Hay River Run, June 2006. Part 4. Madigan Line to Batton Hill then on to Ruby Gap.

Saturday, Oct 07, 2006 at 01:55

Member - John and Val


There was a lot of sleeping in next morning, so camp was pretty quiet. A few in the group were quite under the weather with a nasty virus so this lay-day came at exactly the right time. It was another reminder of the need for flexibility when travelling.

For us it’s an opportunity for a bit of reorganisation and tidying up in Troopy, something that seems harder to do when there is a lot going on. So we transferred fuel from the jerrycans into the tanks and got some weight off the roof. John once again adjusted rear brakes. They seemed to be dragging but it was not until we were home again that we were able to pinpoint the problem. We also did some re-attaching of the GPS touch screen on to the dash. The Velcro had succumbed to heat and corrugations so we put a big sling of 100mph tape around the screen and back onto the dash. It looked unsightly but it did the job. Otherwise the system is working beautifully.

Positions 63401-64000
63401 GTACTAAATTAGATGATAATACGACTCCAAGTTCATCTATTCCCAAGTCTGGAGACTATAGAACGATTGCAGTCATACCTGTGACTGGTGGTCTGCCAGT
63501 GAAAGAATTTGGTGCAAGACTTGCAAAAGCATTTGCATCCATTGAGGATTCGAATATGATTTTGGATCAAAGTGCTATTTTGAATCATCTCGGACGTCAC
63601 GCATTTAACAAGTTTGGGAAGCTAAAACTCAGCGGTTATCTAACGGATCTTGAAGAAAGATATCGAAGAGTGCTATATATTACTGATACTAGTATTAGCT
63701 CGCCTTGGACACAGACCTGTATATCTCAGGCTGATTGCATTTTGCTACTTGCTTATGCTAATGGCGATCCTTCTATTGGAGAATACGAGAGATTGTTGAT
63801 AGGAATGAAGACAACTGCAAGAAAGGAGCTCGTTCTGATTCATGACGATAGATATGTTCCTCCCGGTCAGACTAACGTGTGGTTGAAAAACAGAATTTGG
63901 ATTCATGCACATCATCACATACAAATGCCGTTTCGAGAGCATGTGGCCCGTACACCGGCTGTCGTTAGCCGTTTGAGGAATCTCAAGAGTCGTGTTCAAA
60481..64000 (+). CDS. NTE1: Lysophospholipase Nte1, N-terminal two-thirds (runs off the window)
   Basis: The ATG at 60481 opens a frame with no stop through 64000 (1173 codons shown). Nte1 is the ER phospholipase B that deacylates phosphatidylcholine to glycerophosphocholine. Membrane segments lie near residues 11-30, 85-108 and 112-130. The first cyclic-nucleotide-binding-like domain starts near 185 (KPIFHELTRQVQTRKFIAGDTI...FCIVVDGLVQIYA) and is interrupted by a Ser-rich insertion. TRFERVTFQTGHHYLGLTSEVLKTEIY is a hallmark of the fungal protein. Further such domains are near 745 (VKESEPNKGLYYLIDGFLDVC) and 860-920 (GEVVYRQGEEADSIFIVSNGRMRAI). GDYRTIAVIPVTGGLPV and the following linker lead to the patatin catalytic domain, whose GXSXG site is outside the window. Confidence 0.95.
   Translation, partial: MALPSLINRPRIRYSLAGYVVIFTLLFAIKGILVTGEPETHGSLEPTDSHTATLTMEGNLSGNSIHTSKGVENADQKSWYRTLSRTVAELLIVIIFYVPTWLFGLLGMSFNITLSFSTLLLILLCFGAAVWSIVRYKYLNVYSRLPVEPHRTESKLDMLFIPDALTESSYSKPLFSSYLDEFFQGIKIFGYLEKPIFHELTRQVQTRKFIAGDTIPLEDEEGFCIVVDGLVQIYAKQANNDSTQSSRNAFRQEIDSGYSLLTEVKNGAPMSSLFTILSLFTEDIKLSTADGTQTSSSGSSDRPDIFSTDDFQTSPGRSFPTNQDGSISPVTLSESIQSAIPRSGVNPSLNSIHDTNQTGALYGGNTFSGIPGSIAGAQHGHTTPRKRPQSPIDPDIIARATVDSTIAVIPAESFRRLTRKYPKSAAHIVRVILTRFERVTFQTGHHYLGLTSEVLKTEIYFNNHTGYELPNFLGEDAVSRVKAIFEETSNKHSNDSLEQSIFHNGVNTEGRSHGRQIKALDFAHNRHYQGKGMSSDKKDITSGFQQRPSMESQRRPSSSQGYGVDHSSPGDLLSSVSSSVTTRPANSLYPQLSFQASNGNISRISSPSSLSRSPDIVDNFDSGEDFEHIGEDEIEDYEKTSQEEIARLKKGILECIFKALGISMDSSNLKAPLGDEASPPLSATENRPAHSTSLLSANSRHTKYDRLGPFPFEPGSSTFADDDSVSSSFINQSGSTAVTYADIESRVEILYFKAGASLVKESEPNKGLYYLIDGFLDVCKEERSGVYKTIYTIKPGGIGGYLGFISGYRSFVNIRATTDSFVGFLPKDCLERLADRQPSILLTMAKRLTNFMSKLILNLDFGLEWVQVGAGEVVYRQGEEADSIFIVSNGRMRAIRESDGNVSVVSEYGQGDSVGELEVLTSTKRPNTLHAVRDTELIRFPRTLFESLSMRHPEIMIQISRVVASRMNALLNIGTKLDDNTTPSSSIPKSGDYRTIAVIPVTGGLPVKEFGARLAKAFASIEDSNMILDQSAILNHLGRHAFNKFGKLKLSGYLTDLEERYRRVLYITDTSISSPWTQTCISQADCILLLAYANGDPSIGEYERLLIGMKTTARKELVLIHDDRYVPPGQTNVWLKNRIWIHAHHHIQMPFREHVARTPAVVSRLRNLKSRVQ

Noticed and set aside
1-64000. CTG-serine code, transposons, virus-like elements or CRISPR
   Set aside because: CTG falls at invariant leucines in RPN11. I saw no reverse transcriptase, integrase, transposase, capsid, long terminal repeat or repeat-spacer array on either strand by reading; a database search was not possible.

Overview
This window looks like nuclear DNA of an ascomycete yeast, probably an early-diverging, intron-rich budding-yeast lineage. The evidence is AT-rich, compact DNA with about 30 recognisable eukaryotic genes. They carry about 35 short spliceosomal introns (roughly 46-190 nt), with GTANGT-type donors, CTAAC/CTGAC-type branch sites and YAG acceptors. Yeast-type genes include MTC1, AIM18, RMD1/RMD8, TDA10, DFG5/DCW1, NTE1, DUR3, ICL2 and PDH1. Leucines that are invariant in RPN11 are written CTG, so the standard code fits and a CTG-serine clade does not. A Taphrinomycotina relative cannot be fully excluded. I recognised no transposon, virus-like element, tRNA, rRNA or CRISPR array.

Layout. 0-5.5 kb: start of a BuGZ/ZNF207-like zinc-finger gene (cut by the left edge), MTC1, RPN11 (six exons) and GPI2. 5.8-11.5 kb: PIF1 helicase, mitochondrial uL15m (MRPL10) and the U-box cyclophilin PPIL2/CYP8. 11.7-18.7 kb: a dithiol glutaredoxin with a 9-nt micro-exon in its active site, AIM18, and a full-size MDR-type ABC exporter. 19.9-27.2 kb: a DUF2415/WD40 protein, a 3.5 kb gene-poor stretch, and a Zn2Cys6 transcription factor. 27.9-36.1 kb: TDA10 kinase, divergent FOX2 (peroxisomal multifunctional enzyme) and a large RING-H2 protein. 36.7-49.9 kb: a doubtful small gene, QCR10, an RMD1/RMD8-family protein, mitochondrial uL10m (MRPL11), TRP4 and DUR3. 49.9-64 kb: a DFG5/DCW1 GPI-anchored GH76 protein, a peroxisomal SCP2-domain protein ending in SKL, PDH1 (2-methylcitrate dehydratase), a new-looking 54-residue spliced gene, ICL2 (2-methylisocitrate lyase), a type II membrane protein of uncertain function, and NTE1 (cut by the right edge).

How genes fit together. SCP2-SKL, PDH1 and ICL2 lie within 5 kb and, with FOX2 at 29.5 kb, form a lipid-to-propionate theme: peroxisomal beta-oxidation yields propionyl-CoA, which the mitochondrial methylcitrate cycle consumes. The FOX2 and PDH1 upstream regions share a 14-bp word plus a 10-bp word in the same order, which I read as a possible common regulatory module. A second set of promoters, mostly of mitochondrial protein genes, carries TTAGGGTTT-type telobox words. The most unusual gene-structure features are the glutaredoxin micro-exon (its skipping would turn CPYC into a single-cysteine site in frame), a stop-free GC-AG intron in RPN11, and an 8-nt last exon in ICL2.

Then there were photos to be downloaded, both for ourselves and for others. And most important was the chance to do some washing, as both us and our clothes needed a good soak, so we did what we could with limited supplies of water. Dave carries an old hand wringer in his Troopy cum Tardis and this was very useful in helping to dry the clothes as well as being quite a talking point.

After our lunch when we ate our last bread, some of us went to have a look at a large midden about 5km up the track. We were able to find a scatter of chips of local stone and some grinding stones made from sandstone, limestone and granite, all rocks that seemed to have been carried in to this site. Another group set out for a walk off to the south, but by now they day was rather warm so we opted to relax in camp.

As the day wore on most of those who were unwell earlier recovered sufficiently to join in for a big relaxed gathering around the campfire that night. A day of rest and relaxation had come at just the right time.